Sales Promotion

Sales promotion is one of the five aspects of the promotional mix. (The other 4 parts of the promotional mix are advertising, personal selling, direct marketing and publicity/public relations. Media and non-media marketing communication are employed for a pre-determined, limited time to increase consumer demand, stimulate market demand or improve product availability. Examples include contests, coupons, freebies, loss leaders, point of purchase displays,premiums, prizes, product samples, and rebates
Sales promotions can be directed at either the customer, sales staff, or distribution channel members (such as retailers). Sales promotions targeted at the consumer are called consumer sales promotions
Sales promotions targeted at retailers and wholesale are called trade sales promotions
Sales promotion includes several communications activities that attempt to provide added value or incentives to consumers, wholesalers, retailers, or other organizational customers to stimulate immediate sales. These efforts can attempt to stimulate product interest, trial, or purchase. Examples of devices used in sales promotion include coupons, samples, premiums, point-of-purchase (POP) displays, contests, rebates, and sweepstakes.

Consumer sales promotion techniques:
  • Price deal: A temporary reduction in the price, such as 50% off.
  • Loyal Reward Program: Consumers collect points, miles, or credits for purchases and redeem them for rewards.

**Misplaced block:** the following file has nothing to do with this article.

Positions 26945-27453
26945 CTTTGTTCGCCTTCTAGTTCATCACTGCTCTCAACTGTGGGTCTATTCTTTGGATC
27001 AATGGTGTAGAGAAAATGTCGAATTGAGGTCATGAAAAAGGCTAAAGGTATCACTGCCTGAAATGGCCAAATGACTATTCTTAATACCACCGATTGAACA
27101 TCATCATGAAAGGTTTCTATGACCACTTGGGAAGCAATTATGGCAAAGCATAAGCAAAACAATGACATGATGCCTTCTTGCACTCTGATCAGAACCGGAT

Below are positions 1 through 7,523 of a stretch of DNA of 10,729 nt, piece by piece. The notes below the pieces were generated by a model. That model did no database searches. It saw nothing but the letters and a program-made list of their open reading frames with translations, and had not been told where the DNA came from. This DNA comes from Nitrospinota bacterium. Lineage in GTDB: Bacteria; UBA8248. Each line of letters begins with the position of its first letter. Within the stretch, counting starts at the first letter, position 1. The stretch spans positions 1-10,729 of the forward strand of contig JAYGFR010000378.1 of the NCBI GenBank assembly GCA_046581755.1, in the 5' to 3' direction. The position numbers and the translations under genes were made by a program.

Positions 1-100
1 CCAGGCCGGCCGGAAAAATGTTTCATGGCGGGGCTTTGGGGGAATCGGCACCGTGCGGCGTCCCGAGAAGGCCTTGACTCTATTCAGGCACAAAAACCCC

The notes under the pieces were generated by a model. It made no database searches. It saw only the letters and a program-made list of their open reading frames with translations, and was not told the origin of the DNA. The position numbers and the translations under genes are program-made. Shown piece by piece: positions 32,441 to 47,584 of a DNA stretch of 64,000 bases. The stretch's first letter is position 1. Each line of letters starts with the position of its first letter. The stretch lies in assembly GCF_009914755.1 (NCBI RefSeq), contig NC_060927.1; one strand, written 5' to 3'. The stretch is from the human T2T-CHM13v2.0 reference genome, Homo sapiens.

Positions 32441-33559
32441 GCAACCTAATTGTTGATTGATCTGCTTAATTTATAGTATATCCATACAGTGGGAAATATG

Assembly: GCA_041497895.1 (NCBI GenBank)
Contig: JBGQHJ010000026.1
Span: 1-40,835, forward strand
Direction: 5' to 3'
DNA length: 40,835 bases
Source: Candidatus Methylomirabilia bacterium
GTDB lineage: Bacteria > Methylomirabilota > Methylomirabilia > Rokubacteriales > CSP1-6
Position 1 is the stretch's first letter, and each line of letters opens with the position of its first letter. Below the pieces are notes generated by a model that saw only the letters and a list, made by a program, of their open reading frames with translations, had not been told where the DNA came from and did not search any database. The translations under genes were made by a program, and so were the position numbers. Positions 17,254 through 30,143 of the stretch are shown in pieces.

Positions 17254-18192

• Cents-off deal: Offers a brand at a lower price. Price reduction may be a percentage marked on the package.
  • Price-pack deal: The packaging offers a consumer a certain percentage more of the product for the same price (for example, 25 percent extra).
  • Coupons: coupons have become a standard mechanism for sales promotions.
  • Loss leader: the price of a popular product is temporarily reduced below cost in order to stimulate other profitable sales
  • Free-standing insert (FSI): A coupon booklet is inserted into the local newspaper for delivery.
  • On-shelf couponing: Coupons are present at the shelf where the product is available.
  • Checkout dispensers: On checkout the customer is given a coupon based on products purchased.
  • On-line couponing: Coupons are available online. Consumers print them out and take them to the store.
  • Mobile couponing: Coupons are available on a mobile phone. Consumers show the offer on a mobile phone to a salesperson for redemption.
  • Online interactive promotion game: Consumers play an interactive game associated with the promoted product.
  • Rebates: Consumers are offered money back if the receipt and barcode are mailed to the producer.
  • Contests/sweepstakes/games: The consumer is automatically entered into the event by purchasing the product.

Trade sales promotion techniques:

  • Trade allowances: short term incentive offered to induce a retailer to stock up on a product.
  • Dealer loader: An incentive given to induce a retailer to purchase and display a product.
  • Trade contest: A contest to reward retailers that sell the most product.
  • Point-of-purchase displays: Used to create the urge of “impulse” buying and selling your product on the spot.
  • Training programs: dealer employees are trained in selling the product.
  • Push money: also known as “spiffs”. An extra commission paid to retail employees to push products.

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